“The difference is that we recognize the importance of having balance with respect to development, that we need to take into consideration our environment. Canadians expect us to do this and this Liberal government will do that. We recognize the importance of consultations, in particular with Indigenous community members and the important role they play. Other stakeholders who have a vested interest also need to be heard.”

“We recognize the need for the establishment of a process. Through that process and those extra considerations, we could provide a path into the future so companies would be able to invest with that much more certainty. That is really important when we talk about natural resource development into the future.”

“The best example I can provide offhand is the TMX, because of the number of jobs and the sense of commitment. It is being done right.”

“On a side note, it is interesting to contrast, the Conservatives are trying to give a false impression about how effective the government has been in the province of Alberta. The Government of Canada has been there, working with Alberta, Albertans and different stakeholders, even during this difficult time of the pandemic. We are literally seeing thousands of oil industry jobs being supported through wage loss subsidies for those who have been unable to go back. Tens of thousands of individuals have been supported through the CERB program.”

“Whether it is Alberta, Manitoba or Saskatchewan, we recognize the critical role the Prairies play going forward. One only needs to look at the wide spectrum of commodities and the demand for them around the world, because of the quality of our product and our natural resources.”

“I appreciate the opportunity to respond to the member’s comments. As someone who has lived in all three of our prairie provinces, I genuinely and truly see their value. The government also recognizes their value. The actions the government has taken to date support those critical industries. It is indeed in the best interests of all Canada when we do so.”

Shields then clarified himself stating.

“I think the member misunderstood me. We are decades into wind turbines. We have been around for a long time on that. We led the world on that a long time ago. We have no problem with that. It is just complementary.”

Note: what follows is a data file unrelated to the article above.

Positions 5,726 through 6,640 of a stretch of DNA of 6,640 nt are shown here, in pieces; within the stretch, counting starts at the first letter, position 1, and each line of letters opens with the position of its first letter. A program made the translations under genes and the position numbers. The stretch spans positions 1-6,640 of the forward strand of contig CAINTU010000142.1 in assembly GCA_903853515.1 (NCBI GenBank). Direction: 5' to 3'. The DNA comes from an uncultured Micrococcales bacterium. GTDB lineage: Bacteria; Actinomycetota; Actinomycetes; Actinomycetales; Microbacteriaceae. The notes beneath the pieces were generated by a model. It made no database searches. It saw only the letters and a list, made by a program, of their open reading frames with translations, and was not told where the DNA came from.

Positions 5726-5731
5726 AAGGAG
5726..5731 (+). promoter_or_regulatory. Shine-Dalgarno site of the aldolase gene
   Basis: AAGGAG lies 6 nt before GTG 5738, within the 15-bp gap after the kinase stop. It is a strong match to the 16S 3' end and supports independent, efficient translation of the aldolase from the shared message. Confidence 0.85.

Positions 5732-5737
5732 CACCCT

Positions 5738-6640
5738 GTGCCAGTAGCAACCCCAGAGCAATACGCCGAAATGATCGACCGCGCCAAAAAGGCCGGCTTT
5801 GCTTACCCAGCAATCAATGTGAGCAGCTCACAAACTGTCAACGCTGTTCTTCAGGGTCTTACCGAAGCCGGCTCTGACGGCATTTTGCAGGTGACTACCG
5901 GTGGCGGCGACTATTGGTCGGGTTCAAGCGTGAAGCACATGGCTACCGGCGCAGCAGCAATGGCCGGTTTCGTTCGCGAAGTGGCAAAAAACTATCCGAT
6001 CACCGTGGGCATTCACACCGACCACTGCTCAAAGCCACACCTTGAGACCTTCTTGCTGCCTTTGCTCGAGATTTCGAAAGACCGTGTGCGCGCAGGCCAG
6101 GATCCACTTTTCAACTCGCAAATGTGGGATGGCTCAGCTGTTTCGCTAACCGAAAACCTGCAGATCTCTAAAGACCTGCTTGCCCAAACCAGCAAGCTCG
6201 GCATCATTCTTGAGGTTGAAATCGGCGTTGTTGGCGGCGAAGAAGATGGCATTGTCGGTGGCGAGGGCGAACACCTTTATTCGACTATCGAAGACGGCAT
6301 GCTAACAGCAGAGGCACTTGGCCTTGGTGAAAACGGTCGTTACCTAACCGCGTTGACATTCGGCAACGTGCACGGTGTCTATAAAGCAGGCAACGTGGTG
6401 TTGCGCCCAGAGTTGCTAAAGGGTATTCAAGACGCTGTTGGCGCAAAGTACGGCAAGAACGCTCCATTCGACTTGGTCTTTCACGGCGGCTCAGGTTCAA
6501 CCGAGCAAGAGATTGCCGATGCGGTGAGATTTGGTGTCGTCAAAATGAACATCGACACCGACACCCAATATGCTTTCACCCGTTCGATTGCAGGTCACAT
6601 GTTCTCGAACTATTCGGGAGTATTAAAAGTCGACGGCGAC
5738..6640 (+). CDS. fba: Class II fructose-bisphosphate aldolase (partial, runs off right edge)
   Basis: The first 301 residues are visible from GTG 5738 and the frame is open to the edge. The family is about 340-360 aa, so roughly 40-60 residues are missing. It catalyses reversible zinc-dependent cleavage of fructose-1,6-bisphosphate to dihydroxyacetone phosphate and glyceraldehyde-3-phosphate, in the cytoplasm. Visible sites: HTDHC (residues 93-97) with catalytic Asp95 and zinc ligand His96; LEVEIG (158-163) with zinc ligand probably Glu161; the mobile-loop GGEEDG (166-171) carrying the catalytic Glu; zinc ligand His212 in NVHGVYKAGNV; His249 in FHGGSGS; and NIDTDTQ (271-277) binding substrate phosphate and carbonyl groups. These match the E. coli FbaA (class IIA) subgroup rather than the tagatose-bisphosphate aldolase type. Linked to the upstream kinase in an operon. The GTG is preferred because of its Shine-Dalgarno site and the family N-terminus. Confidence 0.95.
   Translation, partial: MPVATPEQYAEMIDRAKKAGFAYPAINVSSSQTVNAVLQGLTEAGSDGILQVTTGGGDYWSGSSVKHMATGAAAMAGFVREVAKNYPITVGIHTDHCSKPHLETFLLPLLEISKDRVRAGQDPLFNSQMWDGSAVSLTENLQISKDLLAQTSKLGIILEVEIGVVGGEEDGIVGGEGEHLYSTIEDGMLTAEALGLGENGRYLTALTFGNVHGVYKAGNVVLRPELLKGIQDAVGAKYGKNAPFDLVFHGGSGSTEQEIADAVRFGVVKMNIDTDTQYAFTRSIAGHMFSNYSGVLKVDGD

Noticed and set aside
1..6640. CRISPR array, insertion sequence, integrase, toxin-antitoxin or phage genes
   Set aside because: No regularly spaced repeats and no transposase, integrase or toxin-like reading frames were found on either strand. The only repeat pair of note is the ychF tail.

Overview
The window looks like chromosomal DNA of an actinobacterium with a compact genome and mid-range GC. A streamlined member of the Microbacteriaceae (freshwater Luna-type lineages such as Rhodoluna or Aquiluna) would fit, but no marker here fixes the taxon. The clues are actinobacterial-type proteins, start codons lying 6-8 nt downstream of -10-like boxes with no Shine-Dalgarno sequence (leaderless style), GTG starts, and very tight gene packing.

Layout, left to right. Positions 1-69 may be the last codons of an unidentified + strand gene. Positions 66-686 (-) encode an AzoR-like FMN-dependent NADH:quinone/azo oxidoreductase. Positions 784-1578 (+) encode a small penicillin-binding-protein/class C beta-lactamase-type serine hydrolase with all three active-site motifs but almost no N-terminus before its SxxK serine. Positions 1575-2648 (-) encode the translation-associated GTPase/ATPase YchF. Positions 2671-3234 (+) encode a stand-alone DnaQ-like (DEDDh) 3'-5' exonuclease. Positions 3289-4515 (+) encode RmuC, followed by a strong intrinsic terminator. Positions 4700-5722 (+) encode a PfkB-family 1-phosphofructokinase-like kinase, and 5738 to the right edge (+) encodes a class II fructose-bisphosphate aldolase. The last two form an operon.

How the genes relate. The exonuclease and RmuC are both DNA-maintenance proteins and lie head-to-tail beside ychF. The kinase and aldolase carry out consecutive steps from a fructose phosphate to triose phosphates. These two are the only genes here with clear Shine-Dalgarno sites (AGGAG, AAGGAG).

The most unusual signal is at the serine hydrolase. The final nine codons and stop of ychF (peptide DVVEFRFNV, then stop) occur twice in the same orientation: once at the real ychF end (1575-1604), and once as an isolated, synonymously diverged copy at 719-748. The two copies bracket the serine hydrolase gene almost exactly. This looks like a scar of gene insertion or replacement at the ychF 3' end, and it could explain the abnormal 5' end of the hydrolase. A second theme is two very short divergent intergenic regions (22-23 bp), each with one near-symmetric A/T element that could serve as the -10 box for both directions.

Before expressing his concern with potential violations of certain rights and freedoms that members of his constituents he is experiencing.

“There is a couple of rights that we need to pay attention today. First is the freedom of speech. The Western Standard in my riding has gotten into difficulty with the CBC. The government broadcaster is threatening legal action against that publication. This is wrong. We need freedom of speech, especially in these times.”

“It is not right of the CBC to take legal action against the Western Standard. We need freedom of speech. Also, the freedom to exercise religion safely and peacefully in a fundamental way is a right of every Canadian.”

“Freedom of speech and freedom of religion are important. We need to protect those rights, especially during COVID-19.”

The Western Standard got into blows with the CBC after they used the CBC’s logo in an ad declaring them as fake news while they encouraged individuals to read their own web publications. When the CBC move to take legal action the Western Standard declared that they were exercising fair dealing with the CBC’s logo. <as criticism of the CBC.>

Lamoureux then responded back to Shields comment.

“I am sure that my friend from across the way can appreciate the notion that we have a government, and in fact a political party as an institution, that genuinely believes in freedom of speech. After all, it was Pierre Elliott Trudeau who brought in Canada’s Charter of Rights. I appreciate the comments the member made, but I encourage him to look at the larger picture and how not only this government, but other governments have been there to ensure that freedom of speech and many of its issues are respected in Canada.”